The Subjective CityA city is a living entity, constructed on a daily basis by those who live there, both seen and unseen. The works in this gallery present pointed questions about who inhabits a city and how they do so, illuminating underground economies, invisible populations, and creative reuse of the cityscape. A number of the works on view are artifacts of interventions into public space, representing and valorizing marginalized residents, or using the city’s streets as a platform for political communication. Other works suggest that cities are inherently subjective—our understanding of them shaped by our own experiences. These varied strategies suggest an open city, one that is constantly being redefined and reread.
Uses of HistoryThe works in this gallery interrogate the ways we remember and recount history. They reveal that our recollections of the past can be manipulated to serve the interests of those in positions of authority, allowing for the construction of narratives about our cultural identities that often glorify or omit historical facts. Many of the artists included in this gallery question the history of colonialism and the attendant desire to know, classify, and dominate the world. Other artists use documents and artifacts to collapse multiple histories, as well as the present, into single works of art, emphasizing the open nature of the historical record. In this way, they challenge linear, totalizing constructions of history and illuminate its traces in our contemporary moment.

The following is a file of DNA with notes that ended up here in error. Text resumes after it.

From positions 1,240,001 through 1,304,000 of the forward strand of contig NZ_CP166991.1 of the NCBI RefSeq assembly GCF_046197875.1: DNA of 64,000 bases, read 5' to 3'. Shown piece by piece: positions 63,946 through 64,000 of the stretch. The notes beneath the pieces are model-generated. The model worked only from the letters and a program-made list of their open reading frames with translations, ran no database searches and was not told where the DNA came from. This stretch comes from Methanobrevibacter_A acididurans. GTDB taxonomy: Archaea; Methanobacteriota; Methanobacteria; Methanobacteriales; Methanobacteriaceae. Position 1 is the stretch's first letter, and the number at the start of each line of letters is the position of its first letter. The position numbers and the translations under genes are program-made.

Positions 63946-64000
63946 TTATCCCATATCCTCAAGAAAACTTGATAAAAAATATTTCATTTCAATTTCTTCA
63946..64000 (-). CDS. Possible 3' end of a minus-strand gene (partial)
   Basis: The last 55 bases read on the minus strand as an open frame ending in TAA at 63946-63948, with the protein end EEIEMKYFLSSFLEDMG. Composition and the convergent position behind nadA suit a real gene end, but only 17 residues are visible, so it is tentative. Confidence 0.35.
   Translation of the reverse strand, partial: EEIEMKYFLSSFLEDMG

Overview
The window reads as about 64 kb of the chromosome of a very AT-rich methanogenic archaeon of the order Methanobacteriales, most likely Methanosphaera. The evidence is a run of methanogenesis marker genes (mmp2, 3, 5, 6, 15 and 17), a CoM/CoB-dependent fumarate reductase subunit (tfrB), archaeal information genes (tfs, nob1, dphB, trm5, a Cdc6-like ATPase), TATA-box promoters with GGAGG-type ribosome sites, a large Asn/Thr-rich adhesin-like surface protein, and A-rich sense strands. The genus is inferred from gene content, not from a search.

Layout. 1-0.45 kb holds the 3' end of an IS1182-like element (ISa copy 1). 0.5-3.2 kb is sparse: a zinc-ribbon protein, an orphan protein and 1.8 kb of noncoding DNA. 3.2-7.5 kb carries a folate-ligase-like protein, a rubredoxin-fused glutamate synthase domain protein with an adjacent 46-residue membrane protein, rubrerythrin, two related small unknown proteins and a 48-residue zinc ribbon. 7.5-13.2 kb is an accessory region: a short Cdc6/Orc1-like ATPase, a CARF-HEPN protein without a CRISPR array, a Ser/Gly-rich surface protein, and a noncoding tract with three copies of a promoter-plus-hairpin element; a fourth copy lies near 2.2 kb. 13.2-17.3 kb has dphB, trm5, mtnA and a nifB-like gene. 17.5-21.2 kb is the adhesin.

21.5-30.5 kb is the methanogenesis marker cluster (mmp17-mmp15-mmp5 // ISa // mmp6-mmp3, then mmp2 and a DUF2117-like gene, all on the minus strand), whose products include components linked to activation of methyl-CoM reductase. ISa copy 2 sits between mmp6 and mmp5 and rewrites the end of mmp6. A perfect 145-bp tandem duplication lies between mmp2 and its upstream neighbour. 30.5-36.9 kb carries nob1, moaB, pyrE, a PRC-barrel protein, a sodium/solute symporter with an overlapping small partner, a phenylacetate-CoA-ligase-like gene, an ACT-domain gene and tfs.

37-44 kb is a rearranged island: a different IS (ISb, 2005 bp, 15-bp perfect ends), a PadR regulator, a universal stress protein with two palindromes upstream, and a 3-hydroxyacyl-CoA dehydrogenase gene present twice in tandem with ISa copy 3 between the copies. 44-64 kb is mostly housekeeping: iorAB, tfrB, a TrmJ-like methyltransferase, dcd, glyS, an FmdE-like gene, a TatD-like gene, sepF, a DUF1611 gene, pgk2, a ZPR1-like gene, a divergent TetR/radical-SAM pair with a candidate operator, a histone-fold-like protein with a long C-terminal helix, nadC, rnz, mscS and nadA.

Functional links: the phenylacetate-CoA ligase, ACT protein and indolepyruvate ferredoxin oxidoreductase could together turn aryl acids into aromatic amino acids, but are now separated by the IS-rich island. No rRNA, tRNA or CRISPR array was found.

The Contested PresentThis gallery brings together artworks that focus on urgent, present-day tensions and struggles unfolding throughout the world. It is often these antagonisms that define a given era, dictating how it is remembered by future generations. Referencing disputed geographic sites, oppressive systems of rule, and unjust economic relations, these works also touch on the tendency toward exploitation inherent to the relationships between developed and developing countries. These objects are unified by an implicit belief in art’s potential to serve as an important form of political protest against injustice as a means of bearing witness to, and resisting, corrupt or authoritarian forces, and as an agent of social change.
Forms of CommemorationThe imperative to commit important events to cultural memory and the impulse to honor individuals who have passed away constitute some of the most deeply ingrained functions of art making. Artworks have the power to unite large numbers of people around the goal of ensuring that their subjects are never forgotten; at the same time, they can serve as tools for mourning, facilitating attempts to move forward while maintaining a sense of connection with those whom we have lost. This gallery includes works by artists who either adopt artistic formats associated with traditional memorial practices or propose new approaches to the time-honored rituals of devotion and commemoration.